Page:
This guest blog post was written by Mallory Servais, a senior at the University of Maryland. Mallory recently attended a lecture by NAPF's Peace Leadership Program Director Paul Chappell. The article was originally published by The Diamondback.
A couple Mondays ago, I found myself with free time and the curiosity to attend one of my favorite Monday activities — the Beyond the Classroom Monday-night seminars. So, sporting my "it's-red-lipstick-Monday" British lipstick and accompanied by my partner-in-peace, I sauntered down to the seminar room. For two hours, former U.S. Army Capt. Paul Chappell talked to us about how killing is unnatural in humans, war is not necessary and peace is entirely possible.
OK, so that may be a terribly basic summary of the evening, but essentially I found myself re-inspired and super smiley about peace and life in general after this talk. It helped me remember that I don't believe in anything (except love) as much as I believe in peace, and there isn't really anything I would rather spend my life pursuing. The only thing that comes close is the dream I have with a friend to run and own a vegan cupcake shop and bookstore aptly named "Nooks, Books and Cupcake Cooks."
Anyway, I say re-inspired because my first foray into peace in the classroom was sophomore year. I had finagled my way into an honors seminar course called HONR 359B: Alternatives to Violence, taught by Colman McCarthy. Every Monday, armed with quotes, books and films, about thirty students came together to learn about peace, love and truth. More important than anything else, though, we learned to question everything — that is to say, we learned how to question the norms of everyday life in the war-based society we grew up in. Simply put, this class changed my life — my worldview, the goals I have in life and the things I want to spend my time learning.
So my question is this: Why did it take so long for me to get to a class focused on teaching the principles of peace? Not a single class was offered about peace in my public high school. In college, the course was optional and technically only offered to a small group of honors students. What if I had not stumbled upon it myself, frog rain boots and all? What about all the students who never have the chance to explore these ideas in college?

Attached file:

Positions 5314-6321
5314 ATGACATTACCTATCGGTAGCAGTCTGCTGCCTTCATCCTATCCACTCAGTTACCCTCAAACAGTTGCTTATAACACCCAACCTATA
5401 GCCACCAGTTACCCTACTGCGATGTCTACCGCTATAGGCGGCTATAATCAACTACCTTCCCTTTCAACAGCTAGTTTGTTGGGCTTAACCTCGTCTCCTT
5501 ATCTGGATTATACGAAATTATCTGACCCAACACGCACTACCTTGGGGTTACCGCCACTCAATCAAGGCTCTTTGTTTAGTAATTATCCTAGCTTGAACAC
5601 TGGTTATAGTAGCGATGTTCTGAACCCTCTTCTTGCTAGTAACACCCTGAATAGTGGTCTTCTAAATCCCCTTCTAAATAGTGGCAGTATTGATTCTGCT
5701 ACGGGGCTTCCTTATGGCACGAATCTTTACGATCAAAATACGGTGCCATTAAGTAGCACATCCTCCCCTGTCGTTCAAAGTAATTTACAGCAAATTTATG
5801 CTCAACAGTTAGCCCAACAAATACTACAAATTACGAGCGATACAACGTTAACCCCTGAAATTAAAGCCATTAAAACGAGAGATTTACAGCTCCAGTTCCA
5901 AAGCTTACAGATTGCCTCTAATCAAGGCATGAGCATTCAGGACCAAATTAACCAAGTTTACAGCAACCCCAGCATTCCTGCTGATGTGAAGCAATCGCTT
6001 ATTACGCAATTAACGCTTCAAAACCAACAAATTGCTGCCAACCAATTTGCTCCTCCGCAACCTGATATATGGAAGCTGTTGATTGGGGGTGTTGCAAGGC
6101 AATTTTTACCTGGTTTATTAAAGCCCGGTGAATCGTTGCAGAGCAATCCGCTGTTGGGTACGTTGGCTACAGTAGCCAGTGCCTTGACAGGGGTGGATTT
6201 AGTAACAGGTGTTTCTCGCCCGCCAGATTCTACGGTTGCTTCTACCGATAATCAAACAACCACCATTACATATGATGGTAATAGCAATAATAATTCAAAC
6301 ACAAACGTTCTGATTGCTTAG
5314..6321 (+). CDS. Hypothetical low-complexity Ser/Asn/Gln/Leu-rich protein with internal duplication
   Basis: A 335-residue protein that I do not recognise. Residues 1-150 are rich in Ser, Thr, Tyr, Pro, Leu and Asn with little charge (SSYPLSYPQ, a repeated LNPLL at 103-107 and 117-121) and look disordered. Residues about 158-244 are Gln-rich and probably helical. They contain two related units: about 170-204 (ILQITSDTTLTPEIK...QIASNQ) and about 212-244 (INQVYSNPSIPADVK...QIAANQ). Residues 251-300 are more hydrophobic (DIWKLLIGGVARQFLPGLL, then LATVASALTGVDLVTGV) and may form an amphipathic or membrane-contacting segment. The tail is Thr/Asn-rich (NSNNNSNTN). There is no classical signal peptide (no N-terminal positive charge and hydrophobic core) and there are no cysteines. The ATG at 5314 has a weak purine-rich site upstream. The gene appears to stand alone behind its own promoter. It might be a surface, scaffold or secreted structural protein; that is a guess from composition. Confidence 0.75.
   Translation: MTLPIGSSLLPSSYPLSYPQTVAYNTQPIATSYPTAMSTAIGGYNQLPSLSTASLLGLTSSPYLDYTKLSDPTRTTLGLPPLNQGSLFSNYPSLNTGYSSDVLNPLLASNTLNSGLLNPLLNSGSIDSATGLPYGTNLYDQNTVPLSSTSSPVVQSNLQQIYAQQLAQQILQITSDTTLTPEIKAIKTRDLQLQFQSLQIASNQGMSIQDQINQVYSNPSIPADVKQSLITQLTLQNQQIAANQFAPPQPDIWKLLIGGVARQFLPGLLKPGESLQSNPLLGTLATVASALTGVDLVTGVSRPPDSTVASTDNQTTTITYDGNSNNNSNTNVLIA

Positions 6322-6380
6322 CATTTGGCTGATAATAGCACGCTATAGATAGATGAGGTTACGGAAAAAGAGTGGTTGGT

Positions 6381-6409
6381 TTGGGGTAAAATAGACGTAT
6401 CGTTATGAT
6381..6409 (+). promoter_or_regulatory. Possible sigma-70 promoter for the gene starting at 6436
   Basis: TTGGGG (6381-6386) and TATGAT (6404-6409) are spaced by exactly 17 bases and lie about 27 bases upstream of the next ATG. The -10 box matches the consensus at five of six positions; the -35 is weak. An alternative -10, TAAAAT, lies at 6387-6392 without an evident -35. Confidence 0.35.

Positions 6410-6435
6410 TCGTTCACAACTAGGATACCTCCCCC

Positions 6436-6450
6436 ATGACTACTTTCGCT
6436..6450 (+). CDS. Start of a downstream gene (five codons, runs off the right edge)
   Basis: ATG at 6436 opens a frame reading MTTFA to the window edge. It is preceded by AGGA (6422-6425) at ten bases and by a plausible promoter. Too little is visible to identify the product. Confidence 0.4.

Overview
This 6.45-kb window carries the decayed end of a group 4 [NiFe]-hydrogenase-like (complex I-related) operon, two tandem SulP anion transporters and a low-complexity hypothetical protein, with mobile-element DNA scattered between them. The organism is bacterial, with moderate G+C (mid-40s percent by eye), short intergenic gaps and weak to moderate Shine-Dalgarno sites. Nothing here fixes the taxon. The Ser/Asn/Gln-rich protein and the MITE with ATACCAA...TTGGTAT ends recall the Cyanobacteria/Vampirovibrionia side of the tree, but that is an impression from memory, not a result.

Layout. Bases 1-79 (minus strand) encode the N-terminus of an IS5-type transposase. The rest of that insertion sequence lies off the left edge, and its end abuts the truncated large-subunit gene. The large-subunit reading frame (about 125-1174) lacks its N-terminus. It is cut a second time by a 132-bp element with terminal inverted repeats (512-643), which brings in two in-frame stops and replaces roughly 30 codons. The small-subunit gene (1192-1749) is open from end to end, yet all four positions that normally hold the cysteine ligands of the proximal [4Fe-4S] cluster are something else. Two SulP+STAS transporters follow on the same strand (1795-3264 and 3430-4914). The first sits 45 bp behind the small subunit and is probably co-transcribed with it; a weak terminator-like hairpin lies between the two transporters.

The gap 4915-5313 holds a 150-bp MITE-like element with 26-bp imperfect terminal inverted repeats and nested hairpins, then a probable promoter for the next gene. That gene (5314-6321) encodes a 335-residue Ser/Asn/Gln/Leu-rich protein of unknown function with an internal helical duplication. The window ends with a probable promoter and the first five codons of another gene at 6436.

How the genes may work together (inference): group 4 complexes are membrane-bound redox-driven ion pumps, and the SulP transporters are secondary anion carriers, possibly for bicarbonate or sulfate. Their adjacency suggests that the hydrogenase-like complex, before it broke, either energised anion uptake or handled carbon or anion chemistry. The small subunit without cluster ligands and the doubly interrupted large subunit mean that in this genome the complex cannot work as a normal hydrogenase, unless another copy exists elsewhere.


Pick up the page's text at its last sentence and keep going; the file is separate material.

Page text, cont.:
I know what some of you are thinking: "Freakin' hippie losers! Quit daydreaming about peace, love and hugs. Quit playing with pinwheels and dancing in the sunshine. Quit doodling polar bears and get back to your useless anthropology, philosophy and art history classes. What good is teaching peace? We don't need your peace studies classes here."
But think twice about this. Mull it over with a vegan cupcake and a mug of soy chai tea. How can we, as a university community, strive to produce well-rounded students who hope to improve the world without endowing them with a perspective that encourages constructive peacemaking in all aspects of life? How can we hope to send truly innovative, free-thinking individuals into an inherently violence-based society without providing the context and tools necessary to question authority?
In May, I will graduate, having been blessed with the experience of learning an alternative to violence. My only regret as I leave is that more students don't get that opportunity here or in high school; I wish I had done more to promote peace studies here and I hope to spend my life working to change the lack of peace studies in American schools. My real hope is that this university takes proactive steps toward teaching peace in the future. Because, well, I don't know for sure about the rest of my fellow students, but I'd rather learn peace.